At the time of this recording, my wife, Elizabeth, and I just visited with her parents in West Virginia over the weekends. Jim and Sandy are their names. And Elizabeth’s favorite story to tell from her childhood is when she got lost at a church festival. There were thousands of people there, and it took her parents and the extended family quite a while to find her. And you can imagine the fear that was creeping up in her parents. We’ve lost our girl, our baby girl, the youngest of two. And they finally found her, and her dad took her into a room, and everybody thought that’s where she was going to get punished because, how dare you run off from us? Why weren’t you paying attention?

And she loves telling that her dad knelt down to look her in the eye and said, “Everybody expects me to punish you. But I’m just so glad I found you!” And he hugs her.

And you can imagine, even for a young girl (as Elizabeth was at the time), how much that taught her about a father’s love. And ultimately points to our heavenly Father who loves us with an intensity that goes beyond any earthly father. So, I just think that kind of bears or highlights this reality that God just rejoices to carry us home.

Rex: And let me add, as pastors, as ministry workers, or as under shepherds, I pray that through the Spirit, we may participate in the heart of God for those who still need to really know him. May we have that welcoming spirit of Jesus towards people who struggle. People who may have stumbled.

People who may have messed it up, who may have messed up their lives, or simply people who may not have it all together. It’s basically all of us anyway. And may we share in the joy, (the passages there says intense joy.) May we share in the joy. Celebrate when one who has been lost has been found.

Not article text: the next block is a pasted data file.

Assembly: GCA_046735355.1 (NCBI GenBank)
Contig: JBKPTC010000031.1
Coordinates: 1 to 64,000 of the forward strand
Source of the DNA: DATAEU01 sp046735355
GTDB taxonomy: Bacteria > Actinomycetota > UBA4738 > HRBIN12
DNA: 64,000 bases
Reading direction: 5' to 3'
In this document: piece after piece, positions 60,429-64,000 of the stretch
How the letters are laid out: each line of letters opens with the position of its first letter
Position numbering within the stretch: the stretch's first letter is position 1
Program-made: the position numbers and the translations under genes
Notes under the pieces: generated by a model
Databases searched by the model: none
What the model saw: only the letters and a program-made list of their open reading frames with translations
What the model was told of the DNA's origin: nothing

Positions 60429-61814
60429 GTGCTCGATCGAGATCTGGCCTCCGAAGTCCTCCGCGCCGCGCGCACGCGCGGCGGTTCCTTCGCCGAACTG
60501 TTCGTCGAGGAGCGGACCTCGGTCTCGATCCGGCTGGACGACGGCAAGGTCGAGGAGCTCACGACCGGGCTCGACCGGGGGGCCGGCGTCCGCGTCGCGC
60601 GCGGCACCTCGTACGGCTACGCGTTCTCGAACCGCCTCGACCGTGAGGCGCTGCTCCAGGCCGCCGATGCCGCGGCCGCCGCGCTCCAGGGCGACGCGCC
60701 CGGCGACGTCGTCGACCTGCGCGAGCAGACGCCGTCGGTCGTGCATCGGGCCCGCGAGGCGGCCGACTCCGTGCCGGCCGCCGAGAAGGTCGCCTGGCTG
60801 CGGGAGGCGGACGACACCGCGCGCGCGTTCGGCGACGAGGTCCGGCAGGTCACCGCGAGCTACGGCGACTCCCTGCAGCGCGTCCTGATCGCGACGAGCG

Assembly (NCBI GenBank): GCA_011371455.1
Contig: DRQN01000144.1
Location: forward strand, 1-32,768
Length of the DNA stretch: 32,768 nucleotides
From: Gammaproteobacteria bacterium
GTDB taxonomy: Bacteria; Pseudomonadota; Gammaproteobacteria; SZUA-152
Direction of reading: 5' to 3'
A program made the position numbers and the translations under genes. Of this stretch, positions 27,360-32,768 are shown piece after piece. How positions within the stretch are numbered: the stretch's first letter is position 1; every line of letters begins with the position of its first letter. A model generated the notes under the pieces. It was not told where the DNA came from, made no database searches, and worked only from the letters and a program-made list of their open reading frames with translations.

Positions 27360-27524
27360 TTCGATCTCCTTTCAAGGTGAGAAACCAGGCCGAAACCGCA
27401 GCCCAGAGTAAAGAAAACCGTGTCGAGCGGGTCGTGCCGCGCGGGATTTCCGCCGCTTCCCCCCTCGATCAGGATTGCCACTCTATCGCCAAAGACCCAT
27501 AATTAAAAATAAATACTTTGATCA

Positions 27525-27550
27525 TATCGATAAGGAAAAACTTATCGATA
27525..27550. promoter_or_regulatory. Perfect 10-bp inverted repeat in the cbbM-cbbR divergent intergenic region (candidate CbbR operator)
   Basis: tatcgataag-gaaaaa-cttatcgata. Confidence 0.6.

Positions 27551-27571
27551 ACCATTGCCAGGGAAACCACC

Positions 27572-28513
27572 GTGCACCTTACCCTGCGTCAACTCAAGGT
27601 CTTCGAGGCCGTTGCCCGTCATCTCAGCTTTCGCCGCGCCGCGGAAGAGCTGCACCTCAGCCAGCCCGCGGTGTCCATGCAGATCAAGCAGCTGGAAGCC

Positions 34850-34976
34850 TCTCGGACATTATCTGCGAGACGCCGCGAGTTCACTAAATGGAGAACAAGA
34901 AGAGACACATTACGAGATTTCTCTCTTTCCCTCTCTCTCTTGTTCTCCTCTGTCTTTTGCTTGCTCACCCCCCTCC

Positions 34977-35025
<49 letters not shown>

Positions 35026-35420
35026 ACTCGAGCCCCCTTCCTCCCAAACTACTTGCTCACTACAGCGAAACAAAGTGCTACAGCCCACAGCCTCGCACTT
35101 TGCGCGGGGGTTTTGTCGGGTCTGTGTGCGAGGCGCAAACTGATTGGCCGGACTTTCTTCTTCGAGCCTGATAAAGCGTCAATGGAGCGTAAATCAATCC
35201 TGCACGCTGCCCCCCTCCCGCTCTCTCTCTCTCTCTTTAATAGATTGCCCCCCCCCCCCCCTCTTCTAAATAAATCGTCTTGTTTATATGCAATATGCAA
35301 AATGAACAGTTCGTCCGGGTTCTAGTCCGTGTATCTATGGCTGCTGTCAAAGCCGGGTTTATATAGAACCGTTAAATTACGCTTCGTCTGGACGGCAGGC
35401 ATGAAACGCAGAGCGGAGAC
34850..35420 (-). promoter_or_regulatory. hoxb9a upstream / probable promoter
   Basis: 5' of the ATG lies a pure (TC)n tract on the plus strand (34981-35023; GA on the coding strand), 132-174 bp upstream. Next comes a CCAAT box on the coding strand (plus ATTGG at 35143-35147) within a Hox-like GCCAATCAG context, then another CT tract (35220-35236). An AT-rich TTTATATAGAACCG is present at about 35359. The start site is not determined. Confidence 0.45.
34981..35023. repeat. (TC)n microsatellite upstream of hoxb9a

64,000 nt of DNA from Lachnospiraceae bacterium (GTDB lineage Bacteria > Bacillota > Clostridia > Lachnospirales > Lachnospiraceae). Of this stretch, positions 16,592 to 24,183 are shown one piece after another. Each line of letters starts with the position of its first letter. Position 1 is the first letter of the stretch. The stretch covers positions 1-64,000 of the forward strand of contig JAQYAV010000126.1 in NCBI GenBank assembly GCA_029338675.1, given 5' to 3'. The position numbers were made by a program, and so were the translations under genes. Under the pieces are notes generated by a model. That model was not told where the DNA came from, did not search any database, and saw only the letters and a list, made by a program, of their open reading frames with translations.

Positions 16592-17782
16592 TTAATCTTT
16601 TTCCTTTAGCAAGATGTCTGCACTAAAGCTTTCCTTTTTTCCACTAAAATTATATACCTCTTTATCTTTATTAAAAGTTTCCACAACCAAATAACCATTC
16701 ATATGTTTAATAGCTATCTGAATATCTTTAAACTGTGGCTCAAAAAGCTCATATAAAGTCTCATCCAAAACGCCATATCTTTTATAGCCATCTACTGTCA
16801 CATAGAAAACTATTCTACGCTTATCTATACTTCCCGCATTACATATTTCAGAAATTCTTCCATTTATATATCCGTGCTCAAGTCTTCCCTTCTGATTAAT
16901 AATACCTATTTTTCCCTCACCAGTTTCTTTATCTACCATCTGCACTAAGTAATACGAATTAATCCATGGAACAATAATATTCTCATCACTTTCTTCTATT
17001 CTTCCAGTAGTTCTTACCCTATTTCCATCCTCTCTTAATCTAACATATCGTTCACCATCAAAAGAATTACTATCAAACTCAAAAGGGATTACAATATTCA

Anthony: What else would you encourage preachers and teachers to focus on from this passage, if anything?

Rex: Our encouragement is Jesus alone.

I remember someone said, I’ve been preaching sermons for 30 years, and it seems that nothing’s changed. Their lives are not changed.” And this preacher basically asked: is worth it?

And the encouragement that he received was, yes, because it’s the work of Jesus. Jesus is really happy when we preach in and out of season for those people who are struggling, and we preach the message for people who are doing well in their lives and those who are down and out.

But there is a call for us to really go for those who are hurting, those who are feeling lost. And this is a very difficult task sometimes because there are times when the people who need help the most are the ones who will reject us first. But if we can also share in the passion of Jesus, in his love, in searching for these people and making them feel loved and welcome despite all of these challenges, I think that’s the encouragement – that we have Jesus.